Thirty mile cave on the Moon?

Please consider donating to Behind the Black, by giving either a one-time contribution or a regular subscription, as outlined in the tip jar to the right or below. Your support will allow me to continue covering science and culture as I have for the past twenty years, independent and free from any outside influence.

A new analysis of data from Japan’s Kaguya lunar orbiter suggests that one of the cave pits it found could be an entrance to a lava tube 30 miles long.

In 2009, the Kaguya probe found a large shaft with an opening about 50 meters in diameter in the Marius Hills area. The shaft descends about 50 meters beneath the surface.

The JAXA team analyzed data obtained from a lunar radar sounder on the probe that indicated an underground structure extended west from the shaft. The study confirmed that the cavern, likely created by volcanic activity, has not collapsed, and there is the possibility of ice or water existing in rocks within the cave, the team said.

Do a search on Behind the Black using the search terms “cave” and “moon” and you will see many images of this pit, taken by Lunar Reconnaissance Orbiter as a follow-up to the Kaguya mission.



  • wodun

    What is a good material to line the tunnels with and would they require structural reinforcement? Could anything needed to fix up the tunnels be manufactured on the Moon or would it have to be shipped from Earth or someplace else?

  • Phill O

    Seems like a project for Western Mappers; one sixth the body weight? Too bad about the other gear required.

    What will the explorers say when they get in? “We do this for fun.”

  • LocalFluff

    At 1/6 the gravity a hard hat should be great protection against rocks falling from the cave roof a meter above. And from further heights one has time to step aside.

    Hergé’s 1950s Moon adventure with Tintin gets more and more realistic every year. Except for the nuclear propulsion, he used the BRF rocket design. And they discovered water ice in a cave on the Moon. Ridiculous at the time, but now it is happening. Although without the Belgian sense of humor.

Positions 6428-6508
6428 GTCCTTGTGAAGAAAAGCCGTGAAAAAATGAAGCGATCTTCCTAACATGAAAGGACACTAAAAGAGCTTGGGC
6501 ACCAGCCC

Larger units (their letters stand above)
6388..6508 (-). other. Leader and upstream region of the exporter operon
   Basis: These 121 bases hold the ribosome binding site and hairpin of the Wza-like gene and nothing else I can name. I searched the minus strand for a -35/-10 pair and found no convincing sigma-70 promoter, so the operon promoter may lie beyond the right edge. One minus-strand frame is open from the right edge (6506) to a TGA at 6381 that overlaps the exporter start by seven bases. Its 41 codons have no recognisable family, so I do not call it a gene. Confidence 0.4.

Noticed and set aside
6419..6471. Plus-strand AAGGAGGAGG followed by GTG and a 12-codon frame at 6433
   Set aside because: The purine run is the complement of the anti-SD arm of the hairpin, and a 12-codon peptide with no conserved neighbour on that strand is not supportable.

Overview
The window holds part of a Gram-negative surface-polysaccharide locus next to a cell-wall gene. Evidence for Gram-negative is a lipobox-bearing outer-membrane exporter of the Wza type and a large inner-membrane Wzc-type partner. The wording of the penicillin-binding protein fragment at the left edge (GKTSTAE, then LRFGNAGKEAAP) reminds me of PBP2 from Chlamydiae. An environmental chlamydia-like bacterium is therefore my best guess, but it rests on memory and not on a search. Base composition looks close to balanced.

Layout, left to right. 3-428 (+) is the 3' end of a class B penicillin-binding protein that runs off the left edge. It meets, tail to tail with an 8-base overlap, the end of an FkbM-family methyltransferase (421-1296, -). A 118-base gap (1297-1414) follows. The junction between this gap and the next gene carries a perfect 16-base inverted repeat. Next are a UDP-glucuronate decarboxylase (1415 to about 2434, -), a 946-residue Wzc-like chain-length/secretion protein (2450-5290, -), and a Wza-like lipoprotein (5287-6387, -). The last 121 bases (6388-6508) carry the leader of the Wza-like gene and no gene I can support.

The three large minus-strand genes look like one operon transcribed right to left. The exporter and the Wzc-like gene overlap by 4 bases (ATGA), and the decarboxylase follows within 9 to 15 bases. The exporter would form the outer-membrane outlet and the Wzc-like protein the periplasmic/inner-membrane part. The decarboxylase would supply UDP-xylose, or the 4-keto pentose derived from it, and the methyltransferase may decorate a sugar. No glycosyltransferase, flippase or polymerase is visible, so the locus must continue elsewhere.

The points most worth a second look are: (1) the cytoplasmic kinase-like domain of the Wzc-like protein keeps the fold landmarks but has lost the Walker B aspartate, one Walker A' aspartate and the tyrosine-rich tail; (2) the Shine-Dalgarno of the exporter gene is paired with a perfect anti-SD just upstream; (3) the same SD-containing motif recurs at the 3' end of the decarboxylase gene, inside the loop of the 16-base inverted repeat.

• Dick Eagleson

    Belgian sense of humor? I lived and worked in Belgium for a time. Compared to the Italians, the Dutch and even the Germans, the Belgians were a dour and phlegmatic breed. The normative Belgian I encountered didn’t seem to have a sense of humor.

    But then, even in English translation, I could never make head nor tail of what Tintin was supposed to be all about either. Even without translation, I could make more sense out of Japanese manga. Not a lot, mind you, just more.

  • LocalFluff

    Tintin is about Hergé making up a story as he goes. Unlikely events make a 62 page adventure advance page by page. “The Calculus Affair” is the most intense example of that. His realism created my worldview of a mid-century Europe without the war. Although the shadow of evil rivalry is present in space exploration races to the Moon and to landed asteroids, in crime investigations and in made up countries.

    I don’t know any Belgians, I’m not sure it is even a people, no more than the Spanish or British or French or Italians and on and on. They are Flams and French, right? But Hergé (French) created humorous characters. Inspired by real world people, like professor Calculus was inspired by an astrophysicist exploring cosmic rays early on:

  • wayne

    for my money, it’s going to be some formulation of ‘shot-crete,’ made with indigenous Moon”dirt” constituents and some polymer-chemistry, tailored to cure in harsh conditions.

    That, is hilarious!

    “His realism created my worldview of a mid-century Europe without the war.”
    –That, makes perfect sense to me!

    Not a big fan of Tintin myself, although I have a collected-works of his, somewhere in the house.
    Georges Remi, a Belgian, drew and wrote TinTin under the name Herge. It was the most popular indigenous comic in Europe.)

    For an extensive bio & examples of his art, see:

    has anyone read the series “Maus” by Art Spiegelman?
    -very powerful presentation
    “It depicts Spiegelman interviewing his father about his experiences as a Polish Jew and Holocaust survivor. The work employs postmodern techniques and represents Jews as mice and other Germans and Poles as cats and pigs.”

Leave a Reply

Your email address will not be published. Required fields are marked *